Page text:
First of All –
- First open water crossing to offshore islands
- First departure into fog
- First “fog-bow” sighted
- First time boat is boarded by a cockroach (Ugh!)
Bahia Honda Key
- Miles Cruised today: Power: 55; Sail: Motor sailed 6 hours
- Total Miles Cruised to date: 2,527
- Hours Underway: 8 1/2
- Fuel: NA
- Morning House Battery Reading: 12.6
- Wind Speed: 10; Wind Direction: SE
- Daily High Temperature: 78
- Water Temperature: 71
The forecast of settling conditions overnight proves accurate. We enjoy a quiet, calm night and there is no wind when we rise at 6:30am. The cockpit surround is dripping wet from yesterday’s deluge, and from condensation on the inside. When I unzip a panel to look out, I see that we’re blanketed with fog. Visibility is limited to a few hundred yards. Nevertheless, I prepare to get underway. The route out to open water is free of shallows and obstructions. The typical water depth of 10 feet precludes its being used by large vessels. Fishermen are unlikely to be around these remote waters. Other than the occasional cruising boat, this area is pretty devoid of boat traffic. I’ll have enough visibility to see the crab trap floats when I get out beyond the Everglades National Park boundary, 3 miles out. I’ll follow the GPS route I created yesterday, keep speed at around 6 mph, and maintain a careful watch.
As we motor out of Little Shark River we’re escorted by a pair of dolphins, who rise regularly alongside the boat. They accompany us for a mile or more, sometimes startling me with their loud spouting. The fog begins to thin around 8am, and we see an interesting phenomenon, a “fog-bow”, an arc of brightness due to sunlight refracting with the fog. Gradually the fog completely disipates and we’re cheered by blue skies, comfortable temperature, and smooth seas. We have just enough wind to warrant letting out the genoa, and later on the mainsail as well. We’re passed by a couple of power boats which, I’m pretty sure, were anchored with us in Little Shark River last night. The near ideal conditions are marred somewhat by the great number of crab pots which litter the surface of the sea here. They’re set out in strings of 7 or 8, with about 150 feet between each float. When they occur at right angles to our direction of travel it’s fairly easy to pass between floats. However, when we encounter strings nearly parallel to our course, avoiding them becomes much more difficult. I quickly learn to account for a certain amount of starboard drift when coming up on a float.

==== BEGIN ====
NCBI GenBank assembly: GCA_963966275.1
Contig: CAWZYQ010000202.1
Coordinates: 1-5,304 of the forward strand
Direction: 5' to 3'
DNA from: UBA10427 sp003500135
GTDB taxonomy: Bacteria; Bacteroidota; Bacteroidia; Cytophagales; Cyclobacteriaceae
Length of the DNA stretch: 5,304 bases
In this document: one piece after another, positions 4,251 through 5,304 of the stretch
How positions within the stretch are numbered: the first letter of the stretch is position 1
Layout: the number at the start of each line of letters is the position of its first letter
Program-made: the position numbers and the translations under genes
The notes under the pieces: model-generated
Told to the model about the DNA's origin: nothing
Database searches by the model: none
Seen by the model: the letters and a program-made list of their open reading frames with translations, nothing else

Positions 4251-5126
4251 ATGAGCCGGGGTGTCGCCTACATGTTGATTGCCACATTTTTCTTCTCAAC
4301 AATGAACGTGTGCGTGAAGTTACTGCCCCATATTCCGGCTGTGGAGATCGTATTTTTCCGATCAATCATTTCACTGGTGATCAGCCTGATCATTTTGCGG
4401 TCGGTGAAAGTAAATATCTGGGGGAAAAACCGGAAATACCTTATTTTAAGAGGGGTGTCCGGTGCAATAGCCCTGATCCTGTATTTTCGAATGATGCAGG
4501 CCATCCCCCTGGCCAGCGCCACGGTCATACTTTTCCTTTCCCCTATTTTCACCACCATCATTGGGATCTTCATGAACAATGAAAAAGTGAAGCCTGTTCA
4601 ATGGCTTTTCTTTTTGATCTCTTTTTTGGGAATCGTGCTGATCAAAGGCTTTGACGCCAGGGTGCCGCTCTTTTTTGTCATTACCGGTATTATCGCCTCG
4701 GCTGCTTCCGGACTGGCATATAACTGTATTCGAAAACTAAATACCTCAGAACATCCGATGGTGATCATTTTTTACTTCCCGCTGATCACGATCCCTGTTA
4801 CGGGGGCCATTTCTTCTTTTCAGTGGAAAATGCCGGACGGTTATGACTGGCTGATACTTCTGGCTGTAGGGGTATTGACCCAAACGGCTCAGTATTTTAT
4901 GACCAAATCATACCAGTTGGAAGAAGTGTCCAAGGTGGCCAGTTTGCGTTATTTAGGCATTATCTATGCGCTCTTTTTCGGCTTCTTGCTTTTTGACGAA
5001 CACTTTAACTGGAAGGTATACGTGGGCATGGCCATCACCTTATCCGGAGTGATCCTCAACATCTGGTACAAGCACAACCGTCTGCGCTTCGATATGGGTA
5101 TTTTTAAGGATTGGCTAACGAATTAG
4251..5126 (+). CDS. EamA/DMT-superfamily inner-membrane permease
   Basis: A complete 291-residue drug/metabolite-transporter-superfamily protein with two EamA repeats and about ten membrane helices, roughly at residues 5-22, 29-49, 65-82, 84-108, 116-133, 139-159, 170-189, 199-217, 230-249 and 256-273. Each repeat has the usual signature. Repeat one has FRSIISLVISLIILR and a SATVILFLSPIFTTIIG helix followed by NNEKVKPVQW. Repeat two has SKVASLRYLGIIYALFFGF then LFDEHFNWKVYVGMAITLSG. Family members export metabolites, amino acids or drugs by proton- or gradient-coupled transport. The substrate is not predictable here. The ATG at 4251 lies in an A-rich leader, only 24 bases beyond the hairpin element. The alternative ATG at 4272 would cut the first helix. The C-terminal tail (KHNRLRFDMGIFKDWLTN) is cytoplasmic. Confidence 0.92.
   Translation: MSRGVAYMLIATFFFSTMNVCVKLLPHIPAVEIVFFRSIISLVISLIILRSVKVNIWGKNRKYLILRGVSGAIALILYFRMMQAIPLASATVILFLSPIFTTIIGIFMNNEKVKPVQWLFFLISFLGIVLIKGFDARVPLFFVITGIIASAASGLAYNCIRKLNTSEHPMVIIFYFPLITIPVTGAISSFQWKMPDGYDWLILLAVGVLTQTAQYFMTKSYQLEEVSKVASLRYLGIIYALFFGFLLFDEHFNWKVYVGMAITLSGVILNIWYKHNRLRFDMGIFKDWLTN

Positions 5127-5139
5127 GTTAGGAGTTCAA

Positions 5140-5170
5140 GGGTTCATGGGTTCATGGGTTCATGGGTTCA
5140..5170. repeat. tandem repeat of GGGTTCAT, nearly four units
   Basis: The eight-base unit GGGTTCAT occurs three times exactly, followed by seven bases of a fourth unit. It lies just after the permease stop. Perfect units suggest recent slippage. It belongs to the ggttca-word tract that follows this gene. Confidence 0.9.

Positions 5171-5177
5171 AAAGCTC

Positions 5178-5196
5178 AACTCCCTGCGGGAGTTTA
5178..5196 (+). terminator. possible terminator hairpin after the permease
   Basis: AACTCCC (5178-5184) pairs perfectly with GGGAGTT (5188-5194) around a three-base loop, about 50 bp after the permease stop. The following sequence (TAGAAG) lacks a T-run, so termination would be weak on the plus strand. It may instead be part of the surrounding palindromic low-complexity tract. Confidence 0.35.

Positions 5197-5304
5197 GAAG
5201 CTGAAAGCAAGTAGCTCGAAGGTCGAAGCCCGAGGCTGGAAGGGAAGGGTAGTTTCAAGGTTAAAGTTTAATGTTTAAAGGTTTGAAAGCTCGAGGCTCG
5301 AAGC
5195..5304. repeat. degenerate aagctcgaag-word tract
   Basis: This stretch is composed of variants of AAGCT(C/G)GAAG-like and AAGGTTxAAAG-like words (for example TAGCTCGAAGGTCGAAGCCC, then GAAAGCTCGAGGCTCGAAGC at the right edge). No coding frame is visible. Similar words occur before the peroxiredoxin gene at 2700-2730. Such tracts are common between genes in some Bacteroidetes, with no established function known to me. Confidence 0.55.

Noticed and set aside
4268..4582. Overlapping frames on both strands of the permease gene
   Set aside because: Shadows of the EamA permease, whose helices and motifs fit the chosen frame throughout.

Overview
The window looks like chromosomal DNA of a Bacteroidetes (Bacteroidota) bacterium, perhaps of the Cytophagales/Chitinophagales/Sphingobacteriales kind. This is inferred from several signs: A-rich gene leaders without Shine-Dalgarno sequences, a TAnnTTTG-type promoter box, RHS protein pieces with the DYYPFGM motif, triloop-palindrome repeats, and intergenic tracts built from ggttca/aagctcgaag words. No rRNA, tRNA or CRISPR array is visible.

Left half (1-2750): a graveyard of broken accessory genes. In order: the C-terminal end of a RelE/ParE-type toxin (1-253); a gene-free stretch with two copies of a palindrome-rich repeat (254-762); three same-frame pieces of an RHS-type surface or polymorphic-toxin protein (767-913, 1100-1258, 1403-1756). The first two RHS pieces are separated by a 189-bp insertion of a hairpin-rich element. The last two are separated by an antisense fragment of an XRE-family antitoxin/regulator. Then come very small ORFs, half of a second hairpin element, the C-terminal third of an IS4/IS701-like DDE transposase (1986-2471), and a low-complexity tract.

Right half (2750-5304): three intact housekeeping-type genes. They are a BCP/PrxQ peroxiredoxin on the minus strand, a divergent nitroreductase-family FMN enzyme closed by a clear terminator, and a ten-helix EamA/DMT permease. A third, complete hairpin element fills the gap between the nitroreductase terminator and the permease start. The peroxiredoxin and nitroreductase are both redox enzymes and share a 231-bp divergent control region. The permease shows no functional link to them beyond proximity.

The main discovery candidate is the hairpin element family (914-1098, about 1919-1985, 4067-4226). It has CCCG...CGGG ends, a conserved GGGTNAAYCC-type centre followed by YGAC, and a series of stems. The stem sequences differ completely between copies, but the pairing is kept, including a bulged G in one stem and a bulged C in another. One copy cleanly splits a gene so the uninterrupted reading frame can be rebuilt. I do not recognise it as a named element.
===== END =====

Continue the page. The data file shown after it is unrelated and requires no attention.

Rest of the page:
There’s something uniquely enjoyable about setting a course for an offshore island. It seems quite different from simply cruising up a coast or down a river to a destination. We leave the land we were at last night behind, and it soon passes out of sight. For a time we’re alone in a world of water but then, if our course is true, our intended landfall reveals itself with the irregular form of treetops taking form on the distant horizon. Radio towers emerge and the structure of the tall highway bridge we will pass beneath appears. We’ve arrived in the Florida Keys. As we approach the bridge I notice a thin but general layer of overcast to the south. I figure this is the leading edge of the next weather front, which is supposed to hit us tonight. By the time we pass under the Highway 1 bridge the southern horizon has become distinctly dark and ominous. I drop the sails and increase speed in the direction of Bahia Honda State Park, where we’ll hang out until the weather improves. We have 2 to 3 foot following seas on the Hawk Channel side (south side) of the Keys, but the light wind is astern, so aside from a bit of rolling motion, it’s a decent ride. Around 3:30pm we arrive at Bahia Honda State Park. We were here with the boat 12 years ago, and it’s nice to be back. It’s especially nice to get in before the weather hits us. We tie up, one of only 2 boats in the marina. We have time enough to munch some chips and sip cokes in the cockpit, and barbeque steaks before it starts to rain. We dine down below. After dinner I double check dock lines and fenders in anticipation of the gale force winds forecast to hit us overnight. We put our bug net up, in case mosquitoes or no-see-ums show up. While setting up to watch a movie on our laptop Sandy makes a dreaded announcement. She’s just seen a cockroach scurry across the bug net, thankfully on the outside of the net. A visceral feeling of disgust hits us, as we imagine hordes of the filthy creatures squeezing into remote crevices in the cabin. Sandy takes the bug net down and we close up the hatch. She stuffs towels into every possible space, in hopes that we can prevent them from entering.